• MaxiTB (unregistered)

    Ah, the good old discussion of exceptions not being result states. When you have a situation like this, you are implementing a state machine using exceptions, which is generally a bad practice because exceptions are not here to handle business cases but to signal that a business case failed for technical reasons.

  • RLB (unregistered) in reply to MaxiTB

    Unfortunately, too many languages/libraries still insist on "exceptions are for everything that went wrong" and so make it hard to impossible to distinguish between "this is a bad email address" and "my SMTP server crashed". Looking at you, PHPMailer!

  • I dunno LOL ¯\(°_o)/¯ (unregistered)

    So is this the answer to the for-case antipattern? The try-case antipattern?

  • (nodebb) in reply to MaxiTB

    You say that, but what if there are business failures that cannot happen with proper inputs? If somebody tries to send an email to an address which is not a valid email address, would you have return codes for situations like that?

    The article's code definitely doesn't fall under that, though.

  • Andrew (unregistered)

    I thought bus oriented programming was "the last guy got hit by a bus, and no one knew what he was doing".

  • no (unregistered)
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  • Anne on a Mouse (unregistered) in reply to Andrew

    Best example of that is BeOS’s original graphics layer. Years ahead of its time and lightning fast on hardware which ought to have been mediocre at best (and WAS mediocre at best when run by other OSes). The programmer was a cowboy type but nobody had minded because his stuff actually DID work better than anything anybody else had been able to do. Then he died suddenly and they had to look at his code, and it turned out that not only had he not documented his code very well but he had designed his own programming language which nobody else knew and had no documentation in order to implement his largely undocumented code.

  • Huh? (unregistered)

    Confused. Where does it become difficult to debug this?

  • MaxiTB (unregistered) in reply to Mr. TA

    For inputs you use validation, not exception. You can do this also for email addresses to ensure they are syntactic correct. If you send an email, it's a fire-and-forget action. There is no guarantee that you get an error response or are even able to automatically parse it as such. The only way to ensure the arrival of an email is by directing the user to response (confirmations links are very common). If you try to send a mail to your sever and this fails, it may result in an exception, which obviously needs to be handled appropriately as soon as possible. You don't let is wander up the call stack; you may no longer have the proper context to handle it at this point (for example doing proper retry logic etc). And if the an method cannot send a mail, this is a failure state not an exception, which needs to be handled according to the business case (it's the user after all who has to tell a dev what should happen in this case up front, usually part of acceptance criteria). So yeah, exceptions are generally very low level constructs, the further you get up, the less frequent they become in a good designed software and are often fatal states to abort everything to avoid for example data corruption or undefined unwanted execution branching.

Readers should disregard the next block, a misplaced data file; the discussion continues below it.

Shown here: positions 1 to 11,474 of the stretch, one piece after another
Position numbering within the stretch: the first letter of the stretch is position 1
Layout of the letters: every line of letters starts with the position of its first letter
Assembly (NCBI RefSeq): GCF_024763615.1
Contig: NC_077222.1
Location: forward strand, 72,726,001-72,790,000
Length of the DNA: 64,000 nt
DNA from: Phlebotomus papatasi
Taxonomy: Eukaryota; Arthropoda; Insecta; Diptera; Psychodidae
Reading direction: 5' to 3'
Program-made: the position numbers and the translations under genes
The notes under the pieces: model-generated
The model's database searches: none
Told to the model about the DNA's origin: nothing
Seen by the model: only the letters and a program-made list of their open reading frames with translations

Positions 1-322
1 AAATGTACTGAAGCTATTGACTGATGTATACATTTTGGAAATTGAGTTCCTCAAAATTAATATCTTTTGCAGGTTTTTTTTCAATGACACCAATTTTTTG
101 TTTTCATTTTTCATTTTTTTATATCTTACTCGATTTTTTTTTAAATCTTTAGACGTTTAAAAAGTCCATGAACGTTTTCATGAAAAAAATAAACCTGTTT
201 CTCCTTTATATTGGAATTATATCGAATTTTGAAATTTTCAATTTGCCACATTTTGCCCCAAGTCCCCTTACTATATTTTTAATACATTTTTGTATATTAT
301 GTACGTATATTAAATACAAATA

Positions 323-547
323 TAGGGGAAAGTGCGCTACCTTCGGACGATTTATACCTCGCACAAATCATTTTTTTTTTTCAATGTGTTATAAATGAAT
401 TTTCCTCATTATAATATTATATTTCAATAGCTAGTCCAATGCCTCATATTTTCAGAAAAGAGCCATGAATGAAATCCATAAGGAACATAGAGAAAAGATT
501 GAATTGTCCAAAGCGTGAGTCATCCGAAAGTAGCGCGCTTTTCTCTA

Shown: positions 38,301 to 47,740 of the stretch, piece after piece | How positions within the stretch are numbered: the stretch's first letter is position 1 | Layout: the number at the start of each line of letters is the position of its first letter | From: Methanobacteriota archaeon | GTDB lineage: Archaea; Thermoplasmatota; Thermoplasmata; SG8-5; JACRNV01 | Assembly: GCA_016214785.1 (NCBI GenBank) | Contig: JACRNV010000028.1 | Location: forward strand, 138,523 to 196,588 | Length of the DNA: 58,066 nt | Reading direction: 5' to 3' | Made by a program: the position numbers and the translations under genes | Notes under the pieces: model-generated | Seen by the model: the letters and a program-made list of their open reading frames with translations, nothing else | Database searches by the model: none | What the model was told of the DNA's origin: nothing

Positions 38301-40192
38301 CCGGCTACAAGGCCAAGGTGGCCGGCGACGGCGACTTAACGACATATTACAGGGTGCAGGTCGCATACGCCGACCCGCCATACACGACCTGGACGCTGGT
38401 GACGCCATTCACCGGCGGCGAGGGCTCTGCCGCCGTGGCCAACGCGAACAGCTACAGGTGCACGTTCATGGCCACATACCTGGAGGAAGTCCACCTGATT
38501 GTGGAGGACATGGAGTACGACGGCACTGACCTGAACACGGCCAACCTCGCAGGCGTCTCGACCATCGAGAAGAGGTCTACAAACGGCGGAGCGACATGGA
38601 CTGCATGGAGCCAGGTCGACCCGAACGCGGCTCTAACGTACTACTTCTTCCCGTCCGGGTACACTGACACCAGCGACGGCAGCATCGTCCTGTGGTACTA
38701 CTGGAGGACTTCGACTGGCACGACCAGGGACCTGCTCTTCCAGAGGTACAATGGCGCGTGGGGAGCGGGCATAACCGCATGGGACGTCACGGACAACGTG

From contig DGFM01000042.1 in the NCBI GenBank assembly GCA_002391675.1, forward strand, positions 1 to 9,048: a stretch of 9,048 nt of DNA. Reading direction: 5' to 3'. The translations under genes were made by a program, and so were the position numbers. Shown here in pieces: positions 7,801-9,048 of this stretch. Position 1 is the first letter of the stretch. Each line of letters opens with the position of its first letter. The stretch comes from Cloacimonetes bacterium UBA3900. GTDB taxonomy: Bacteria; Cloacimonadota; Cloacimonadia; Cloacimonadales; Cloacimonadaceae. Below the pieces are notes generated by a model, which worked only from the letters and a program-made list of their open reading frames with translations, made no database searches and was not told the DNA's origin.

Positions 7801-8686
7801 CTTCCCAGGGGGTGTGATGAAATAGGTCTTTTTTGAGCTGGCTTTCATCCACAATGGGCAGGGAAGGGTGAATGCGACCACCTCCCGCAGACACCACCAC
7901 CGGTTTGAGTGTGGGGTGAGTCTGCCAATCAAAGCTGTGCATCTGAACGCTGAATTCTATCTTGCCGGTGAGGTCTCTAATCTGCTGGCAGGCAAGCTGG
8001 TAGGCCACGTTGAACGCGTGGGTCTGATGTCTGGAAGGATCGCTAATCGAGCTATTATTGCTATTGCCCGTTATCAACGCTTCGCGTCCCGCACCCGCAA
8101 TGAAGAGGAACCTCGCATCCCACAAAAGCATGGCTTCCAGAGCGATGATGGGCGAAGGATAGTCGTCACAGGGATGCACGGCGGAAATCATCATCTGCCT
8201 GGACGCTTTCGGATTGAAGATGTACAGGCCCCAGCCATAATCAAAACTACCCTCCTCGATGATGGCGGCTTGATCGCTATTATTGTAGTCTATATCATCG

• MaxiTB (unregistered)

    Oh boy, when I read my typing, you can totally see that I am a software developer totally spoiled by syntax checking :-)

  • WTFGuy (unregistered)
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  • löchleindeluxe (unregistered) in reply to Huh?

    If you throw away the exception to create an event, you lose the stack trace, amongst other things. (That being said, in the spirit of hope for humans learning and evolving, I hope somebody puts this programmer down with a copy of a book on design patterns. I'm sorry, sits down.)

  • (nodebb) in reply to löchleindeluxe

    I'm sorry, sits down.

    No, "puts down" was right. Murdering him with a book on cargo cult programming methods sounds about right.

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